By the age of 17 she was dancing with her husband at Royal Winnipeg Ballet; when an official from the Soviet Ministry of Culture spotted their Russian style he suggested they come to the USSR to study.
Hong Kong Ballet’s new artistic director Septime Webre aims to unlock dancers’ potential and make dance more accessible
After various hiccups the pair arrived in Leningrad, where the Kirov’s renowned director, Konstantin Sergeyev (who was much astonished by their arrival – nobody had told him they were coming) assigned them to two iconic teachers: his wife, Natalia Dudinskaya, one of the greatest ballerinas of the 20th century, and Alexander Pushkin, who taught both Nureyev and Mikhail Baryshnikov.
“It was like a dream,” says Holmes. The young couple did so well that they soon found themselves on stage, starring in Flames of Paris. They scored a huge success and spent the next five years dancing with the company.
Theirs was a unique experience in the cold war era. On trips out of the USSR, Holmes and her husband smuggled music to the exiled Nureyev and were followed by agents of the CIA and MI6, who assumed they must be spies. “We used to see them hiding behind trees,” Holmes says, laughing.
Upon their return to the West they performed as principals with companies such as the London Festival Ballet and Dutch National Ballet, where Holmes created roles including Juliet in Rudi van Dantzig’s Romeo and Juliet, well known to Hong Kong audiences as part of Hong Kong Ballet’s repertoire.
After she stopped dancing Holmes began teaching in Boston, and became artistic director of Boston Ballet in 1997. The company was performing in Tokyo when her friend and mentor, Dudinskaya, asked if she’d be interested in acquiring Sergeyev’s production of the full-length Le Corsaire. He’d staged it in Moscow but it had been dropped in favour of a version by the Bolshoi’s own Yuri Grigorovich, and Dudinskaya was sure Holmes could get it for a low price.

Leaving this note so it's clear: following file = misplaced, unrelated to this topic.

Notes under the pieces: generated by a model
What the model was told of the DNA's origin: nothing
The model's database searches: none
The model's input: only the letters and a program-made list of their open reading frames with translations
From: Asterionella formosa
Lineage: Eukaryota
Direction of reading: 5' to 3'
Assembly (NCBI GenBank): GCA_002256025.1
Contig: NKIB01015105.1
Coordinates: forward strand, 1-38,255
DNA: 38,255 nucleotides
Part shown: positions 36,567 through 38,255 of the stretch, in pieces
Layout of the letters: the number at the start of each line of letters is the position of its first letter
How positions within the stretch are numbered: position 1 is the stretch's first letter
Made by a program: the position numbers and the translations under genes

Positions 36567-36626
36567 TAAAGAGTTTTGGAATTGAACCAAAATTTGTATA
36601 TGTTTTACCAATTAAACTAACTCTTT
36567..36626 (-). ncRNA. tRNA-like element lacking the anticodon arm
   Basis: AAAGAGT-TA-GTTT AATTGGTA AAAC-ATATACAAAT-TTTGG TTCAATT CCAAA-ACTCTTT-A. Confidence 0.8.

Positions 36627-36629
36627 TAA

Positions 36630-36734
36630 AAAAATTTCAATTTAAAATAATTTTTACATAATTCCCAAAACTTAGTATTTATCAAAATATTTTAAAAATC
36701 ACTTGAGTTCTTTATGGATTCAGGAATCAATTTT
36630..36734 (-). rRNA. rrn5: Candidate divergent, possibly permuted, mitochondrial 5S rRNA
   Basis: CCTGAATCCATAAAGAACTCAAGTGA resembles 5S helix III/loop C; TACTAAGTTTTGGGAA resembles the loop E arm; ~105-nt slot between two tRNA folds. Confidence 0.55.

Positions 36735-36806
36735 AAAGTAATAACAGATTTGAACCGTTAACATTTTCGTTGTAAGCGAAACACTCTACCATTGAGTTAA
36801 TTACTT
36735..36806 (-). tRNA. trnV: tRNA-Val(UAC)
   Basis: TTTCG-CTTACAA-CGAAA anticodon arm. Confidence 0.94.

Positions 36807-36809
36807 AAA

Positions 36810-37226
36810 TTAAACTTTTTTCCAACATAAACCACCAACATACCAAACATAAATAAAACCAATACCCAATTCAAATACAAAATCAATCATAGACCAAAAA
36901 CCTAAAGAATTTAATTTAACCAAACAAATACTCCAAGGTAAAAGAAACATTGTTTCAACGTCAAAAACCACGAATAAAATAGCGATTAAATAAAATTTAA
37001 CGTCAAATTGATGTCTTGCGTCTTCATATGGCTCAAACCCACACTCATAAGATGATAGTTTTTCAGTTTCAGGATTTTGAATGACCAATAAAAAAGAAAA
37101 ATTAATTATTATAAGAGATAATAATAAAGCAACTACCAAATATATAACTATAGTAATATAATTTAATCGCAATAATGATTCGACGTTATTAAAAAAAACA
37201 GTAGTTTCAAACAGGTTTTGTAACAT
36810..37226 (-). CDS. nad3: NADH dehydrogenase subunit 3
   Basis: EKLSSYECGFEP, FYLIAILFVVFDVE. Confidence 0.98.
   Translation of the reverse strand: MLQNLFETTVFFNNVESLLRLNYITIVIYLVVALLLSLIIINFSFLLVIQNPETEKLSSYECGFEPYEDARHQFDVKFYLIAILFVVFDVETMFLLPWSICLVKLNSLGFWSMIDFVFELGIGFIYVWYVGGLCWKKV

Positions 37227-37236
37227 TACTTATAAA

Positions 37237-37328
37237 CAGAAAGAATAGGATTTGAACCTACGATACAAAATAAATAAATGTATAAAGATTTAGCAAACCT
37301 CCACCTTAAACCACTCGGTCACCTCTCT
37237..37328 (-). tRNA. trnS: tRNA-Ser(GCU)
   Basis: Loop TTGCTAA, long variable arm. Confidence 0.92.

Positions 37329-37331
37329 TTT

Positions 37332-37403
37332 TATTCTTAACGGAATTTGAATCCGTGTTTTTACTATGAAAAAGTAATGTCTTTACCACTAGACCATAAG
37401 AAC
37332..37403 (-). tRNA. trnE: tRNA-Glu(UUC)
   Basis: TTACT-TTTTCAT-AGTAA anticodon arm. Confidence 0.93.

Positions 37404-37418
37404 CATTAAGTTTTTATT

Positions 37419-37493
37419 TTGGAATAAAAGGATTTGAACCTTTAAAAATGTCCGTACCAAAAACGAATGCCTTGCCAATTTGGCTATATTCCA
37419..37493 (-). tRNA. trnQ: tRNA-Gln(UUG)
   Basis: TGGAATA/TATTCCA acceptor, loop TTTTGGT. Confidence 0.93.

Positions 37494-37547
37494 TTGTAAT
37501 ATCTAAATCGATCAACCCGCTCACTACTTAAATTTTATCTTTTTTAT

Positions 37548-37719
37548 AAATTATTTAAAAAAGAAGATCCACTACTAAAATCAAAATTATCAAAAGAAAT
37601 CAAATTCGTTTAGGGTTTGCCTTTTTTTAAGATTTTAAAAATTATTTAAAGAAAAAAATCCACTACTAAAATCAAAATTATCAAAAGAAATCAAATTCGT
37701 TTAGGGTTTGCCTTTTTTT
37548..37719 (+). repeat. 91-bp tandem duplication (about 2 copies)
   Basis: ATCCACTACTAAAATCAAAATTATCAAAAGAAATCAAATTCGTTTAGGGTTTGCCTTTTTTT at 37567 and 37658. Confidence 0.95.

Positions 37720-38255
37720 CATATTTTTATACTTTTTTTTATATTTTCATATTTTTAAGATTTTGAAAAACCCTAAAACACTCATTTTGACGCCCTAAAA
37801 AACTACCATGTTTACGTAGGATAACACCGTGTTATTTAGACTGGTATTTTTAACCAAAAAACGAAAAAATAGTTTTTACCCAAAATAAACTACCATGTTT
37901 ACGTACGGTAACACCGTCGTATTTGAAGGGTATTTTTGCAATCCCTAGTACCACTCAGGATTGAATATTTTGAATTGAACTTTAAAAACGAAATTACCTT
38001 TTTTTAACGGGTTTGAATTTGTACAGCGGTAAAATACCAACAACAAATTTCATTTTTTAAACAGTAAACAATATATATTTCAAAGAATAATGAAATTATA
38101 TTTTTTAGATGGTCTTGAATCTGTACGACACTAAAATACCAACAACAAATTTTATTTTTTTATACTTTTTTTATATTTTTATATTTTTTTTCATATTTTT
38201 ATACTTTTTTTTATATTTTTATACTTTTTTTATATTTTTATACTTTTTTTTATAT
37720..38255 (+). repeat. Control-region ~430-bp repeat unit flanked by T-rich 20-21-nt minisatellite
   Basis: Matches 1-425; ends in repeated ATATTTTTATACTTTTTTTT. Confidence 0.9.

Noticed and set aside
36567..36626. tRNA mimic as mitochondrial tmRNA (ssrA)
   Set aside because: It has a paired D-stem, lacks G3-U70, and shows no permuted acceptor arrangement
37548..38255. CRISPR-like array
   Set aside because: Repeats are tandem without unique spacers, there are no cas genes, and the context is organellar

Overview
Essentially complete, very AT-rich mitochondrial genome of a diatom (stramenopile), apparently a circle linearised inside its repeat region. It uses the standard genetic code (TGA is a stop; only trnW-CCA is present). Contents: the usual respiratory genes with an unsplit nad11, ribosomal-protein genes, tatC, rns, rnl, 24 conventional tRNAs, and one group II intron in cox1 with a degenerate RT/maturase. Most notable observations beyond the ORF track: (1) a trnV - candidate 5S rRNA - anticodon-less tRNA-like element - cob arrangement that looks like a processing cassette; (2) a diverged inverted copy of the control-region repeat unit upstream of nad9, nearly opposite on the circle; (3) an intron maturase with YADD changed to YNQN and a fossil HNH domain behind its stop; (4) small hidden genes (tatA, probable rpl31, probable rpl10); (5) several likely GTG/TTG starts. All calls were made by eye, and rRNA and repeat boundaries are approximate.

Holmes flew to Moscow for negotiations and succeeded in purchasing the production, helped by her interlocutors not realising that she spoke Russian and could understand asides like “Don’t let her see those sets which were stored outside in the snow”.
After seeing the ballet in Boston, American Ballet Theatre’s artistic director, Kevin McKenzie, invited Holmes to restage it for his company. She took the opportunity to make a number of changes, notably shortening it (“It went on forever!”) to suit Western audiences better. The result was a smash hit which won an Emmy when it was shown on TV.
Since then Le Corsaire has become Holmes’ signature production (ironically, had it not been for that “bargain” at the Bolshoi, she says she wouldn’t have thought of doing it). She’s staged it all over North America, in Argentina and Uruguay, Hungary and the UK, even (astonishingly in view of the content) in Turkey. Next up after Hong Kong will be La Scala, Milan, next spring.
So what should Hong Kong audiences expect from the upcoming production? “This is not a ballet for deep feelings,” Holmes points out. “Just go to the theatre, have fun, enjoy the bravura dancing – then go home and have a good meal!”
Le Corsaire, Hong Kong Ballet, Nov 3-4 and 10-11, at 7.30pm; Nov 4-5 and 11-12, at 2.30pm. Hong Kong Cultural Centre Grand Theatre. Tickets: HK$140 to HK$680. Inquiries: 2573 7398. (Maria Kochetkova appears on Nov 3 and 4 evenings; Matthew Golding appears in Nov 4 and 5 matinees.)